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October and November '00: CP dropped through the letter box, wow! CP is "Complete Peerage" originally by G E CocKayne between 1884 and 1898 and then a second edition started around 1910 and concluding with Volume XIV of Addenda and Corrigenda in 1996. It is one of the few genealogical documents that is based almost entirely on contemporary or near-contemporary documents of the people concerned. And the long gestation period has meant that almost everyone who has found anything in any document has been able to pass this on to the editing office or storage chest for the times when there was no editor.

For the moment I am treating it as gospel. Where CP pronounces, I accept those statements. Until I have strong evidence to the contrary of course.

As such, it is a superb corrective to the duff gen and various unknowns that I had for my medieval genealogy. I immediately resolved a load of issues and then wondered what I had bought it for. The solution was to mark up all those on my files whose suffix title began with 'Lord' and then go through each and compare the details against CP. This task is exponentially multiplying. One reference in CP usually leads to a host of ancestors plus many other families linked by marriage. So a correction of one entry in my files can lead to as many as 20 other entries. After a month I have got no more than a quarter of the way through the lords and not started on the earls. It sounds like six months to complete this sub-project, particularly as there are some other activities that must take priority over the next few weeks.

A nice feature of CP is that for the early peerages it includes the ancestors, sometimes for many generations. Adding yet more people to our ancestry.

The problems of course are the people it leaves out. Brother and sister of peers or heirs to peers do not get a mention. Nor do the gentry, unless they married a peer.

Anyhow, no real complaints. It is a pleasure to have it on the shelves.

The other voyage of discovery has been the Hallifaxes, my maternal grandmother's family. She had left behind her a Hallifax Pedigree on a large sheet of cartridge paper and which I was presented with a year or two back. We were astonished to see on it a bishop, Samuel, of Gloucester, none of my siblings or cousins were aware of this. But she was notoriously scatter-brained and so, while I copied the information into my files, I included several government health warnings. I did verify the bishop and my cousin Christopher Briscoe found him in the Dictionary of National Biography, a collection I had not hitherto paid any attention to - but have subsequently.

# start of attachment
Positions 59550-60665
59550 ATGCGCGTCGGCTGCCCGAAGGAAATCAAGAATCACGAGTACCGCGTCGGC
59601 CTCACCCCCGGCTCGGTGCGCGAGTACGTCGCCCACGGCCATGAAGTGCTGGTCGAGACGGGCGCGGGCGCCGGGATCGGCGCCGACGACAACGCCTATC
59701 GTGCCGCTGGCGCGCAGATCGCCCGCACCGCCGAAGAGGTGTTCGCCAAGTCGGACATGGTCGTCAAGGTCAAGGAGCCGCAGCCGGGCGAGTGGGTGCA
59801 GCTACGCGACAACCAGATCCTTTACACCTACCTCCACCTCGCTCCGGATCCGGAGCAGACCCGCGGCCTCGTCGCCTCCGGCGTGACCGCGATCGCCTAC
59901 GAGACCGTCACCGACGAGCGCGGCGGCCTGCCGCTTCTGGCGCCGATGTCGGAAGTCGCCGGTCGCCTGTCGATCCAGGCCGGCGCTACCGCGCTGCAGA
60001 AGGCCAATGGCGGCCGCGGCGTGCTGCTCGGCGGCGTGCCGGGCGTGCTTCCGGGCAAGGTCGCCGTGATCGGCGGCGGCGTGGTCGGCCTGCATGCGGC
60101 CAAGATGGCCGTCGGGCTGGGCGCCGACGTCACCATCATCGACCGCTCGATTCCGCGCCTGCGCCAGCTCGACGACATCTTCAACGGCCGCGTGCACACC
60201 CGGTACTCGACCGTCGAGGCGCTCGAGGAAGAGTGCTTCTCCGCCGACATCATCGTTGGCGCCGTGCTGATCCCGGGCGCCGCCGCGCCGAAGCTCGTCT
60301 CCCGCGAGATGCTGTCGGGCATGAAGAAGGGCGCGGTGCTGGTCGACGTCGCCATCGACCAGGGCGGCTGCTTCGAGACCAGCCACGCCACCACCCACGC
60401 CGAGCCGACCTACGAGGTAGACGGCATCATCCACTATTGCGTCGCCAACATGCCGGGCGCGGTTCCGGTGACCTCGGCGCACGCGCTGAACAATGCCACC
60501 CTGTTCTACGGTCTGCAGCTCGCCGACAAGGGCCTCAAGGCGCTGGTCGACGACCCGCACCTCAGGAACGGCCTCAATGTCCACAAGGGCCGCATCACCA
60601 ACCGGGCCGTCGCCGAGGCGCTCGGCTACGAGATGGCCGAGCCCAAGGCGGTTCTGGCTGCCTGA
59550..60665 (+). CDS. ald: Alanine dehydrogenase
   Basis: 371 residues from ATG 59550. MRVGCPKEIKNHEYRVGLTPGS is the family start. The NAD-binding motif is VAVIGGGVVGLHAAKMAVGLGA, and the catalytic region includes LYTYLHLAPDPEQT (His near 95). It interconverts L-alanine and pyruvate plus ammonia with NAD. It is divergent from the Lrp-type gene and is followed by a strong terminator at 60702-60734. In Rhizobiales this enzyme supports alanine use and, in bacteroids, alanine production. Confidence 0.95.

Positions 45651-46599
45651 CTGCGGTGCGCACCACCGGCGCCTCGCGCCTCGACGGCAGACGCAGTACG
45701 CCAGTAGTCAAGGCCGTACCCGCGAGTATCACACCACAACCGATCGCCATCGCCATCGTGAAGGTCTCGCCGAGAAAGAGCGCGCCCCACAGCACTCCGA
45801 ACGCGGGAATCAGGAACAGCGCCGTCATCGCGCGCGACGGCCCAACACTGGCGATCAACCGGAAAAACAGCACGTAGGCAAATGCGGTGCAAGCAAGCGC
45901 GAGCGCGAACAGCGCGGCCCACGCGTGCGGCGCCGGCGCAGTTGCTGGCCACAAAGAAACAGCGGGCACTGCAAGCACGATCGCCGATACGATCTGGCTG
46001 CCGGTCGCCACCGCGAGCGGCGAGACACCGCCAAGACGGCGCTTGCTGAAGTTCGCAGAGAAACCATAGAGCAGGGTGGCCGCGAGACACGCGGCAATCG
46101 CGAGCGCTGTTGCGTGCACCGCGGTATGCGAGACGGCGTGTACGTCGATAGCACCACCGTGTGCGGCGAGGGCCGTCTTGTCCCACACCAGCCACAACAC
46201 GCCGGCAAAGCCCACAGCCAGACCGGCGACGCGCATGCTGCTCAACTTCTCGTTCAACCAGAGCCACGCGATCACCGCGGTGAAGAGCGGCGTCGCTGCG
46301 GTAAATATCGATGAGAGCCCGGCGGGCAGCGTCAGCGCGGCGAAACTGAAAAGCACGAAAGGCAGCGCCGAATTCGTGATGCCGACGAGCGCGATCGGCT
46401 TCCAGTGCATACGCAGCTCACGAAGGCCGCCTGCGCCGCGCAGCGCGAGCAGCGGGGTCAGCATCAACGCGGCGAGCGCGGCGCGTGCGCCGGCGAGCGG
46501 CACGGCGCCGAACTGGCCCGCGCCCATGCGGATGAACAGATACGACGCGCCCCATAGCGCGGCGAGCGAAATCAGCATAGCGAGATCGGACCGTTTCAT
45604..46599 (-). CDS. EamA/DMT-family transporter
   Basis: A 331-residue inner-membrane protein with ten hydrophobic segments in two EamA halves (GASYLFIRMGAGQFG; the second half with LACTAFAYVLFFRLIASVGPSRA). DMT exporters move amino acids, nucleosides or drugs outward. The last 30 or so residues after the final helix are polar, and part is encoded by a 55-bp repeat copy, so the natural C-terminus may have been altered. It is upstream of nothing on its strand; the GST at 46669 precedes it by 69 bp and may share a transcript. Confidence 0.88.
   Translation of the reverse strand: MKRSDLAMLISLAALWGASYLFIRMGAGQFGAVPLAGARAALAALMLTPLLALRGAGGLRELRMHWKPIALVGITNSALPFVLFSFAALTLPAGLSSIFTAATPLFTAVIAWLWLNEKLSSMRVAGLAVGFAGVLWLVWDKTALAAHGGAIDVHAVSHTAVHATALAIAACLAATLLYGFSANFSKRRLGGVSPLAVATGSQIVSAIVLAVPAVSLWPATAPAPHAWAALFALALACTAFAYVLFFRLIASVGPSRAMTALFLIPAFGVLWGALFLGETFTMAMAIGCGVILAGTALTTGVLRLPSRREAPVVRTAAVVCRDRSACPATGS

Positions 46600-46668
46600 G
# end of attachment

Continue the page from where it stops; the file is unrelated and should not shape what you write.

Anyhow Desmond Needham approached me and supplied me with some family trees of Hallifaxes and Halifaxes. He has been researching the family for years and seems to have done a full one-name study of all Hallifaxes for all times. He told me of the Hallifax Lord Mayor of London, coeval with the bishop in the late eighteenth century; never heard of a Lord Mayor before. He produced various old documents, particularly the Worthies of Barnsley which included a biography of the Lord Mayor. And while these various documents supported my grandmother's assertion that the Hallifaxes were originally Waterhouses of Halifax, Yorks, he has some other documents that, he says, refute this.

But the most rewarding part of this was my consequent decision to peruse my CDROM of Burke's Commoners and a few other such books. The Hallifaxes were important people about town and might just have an entry in one of the books on this CDROM. The most interesting find here was that we are descended from a family of Ricketts who arrived in Jamaica in the 17th century and seem to have made a fortune there before returning to this country at the end of the 18th century. The entry in Burke's Commoners then went on to assert that a very early William Ricketts had married one Mary Goodwin, grand-daughter of Elizabeth Grey, the heiress of the Greys of Ruthin and daughter of the 14th baron. The only trouble about this is that so far I have found no evidence of Mary Goodwin this side of the Atlantic. One person, thanks Adrian, has produced a Memorial Inscription in Jamaica that is clearly hers, for she lived to the incredible age of 96, dying in 1750 (or in 1758, depending on how clearly the last engraved digit has survived). Another has claimed that her father, Robert Goodwin, has a memorial elsewhere in Jamaica. But Robert's supposed father, Francis Goodwin, wrote in his will of his son Arthur "my dear and only sonne...". Francis Goodwin lived at Winchendon, Bucks so we may be able to find some parish records; this is the next on the agenda.

The Ricketts tree also pulled in our first direct ancestor who signed the death warrant for Charles I, Thomas Waite. Hitherto we only had a few cousins of ancestors who signed this warrant. The gory total in my file is now eight of the fifty or so who were involved.

A future line of enquiry for the Hallifax name change is that there is some 18th century entry in the College of Arms for the Hallifaxes of Mansfield, Oswaldsthorpe and Suffolk, at least according to the Harleian Society's books of grants of arms. To be followed up.

A final pleasing discovery was through the purchase of the LDS Vital Records CDROMs. Therein I found some entries of my paternal grandmother's ancestors, the Gilletts of Chatham and Gillingham, Kent of the 18th century. At least I now know where to look up some parish records. And further these entries precisely confirm what my grandfather had scribbled down on some notepaper and fortunately left behind him.

I've added two extra pieces to the genealogy section. First an account of the dodgy bits and second a list of all the sources I have used for the genealogy.

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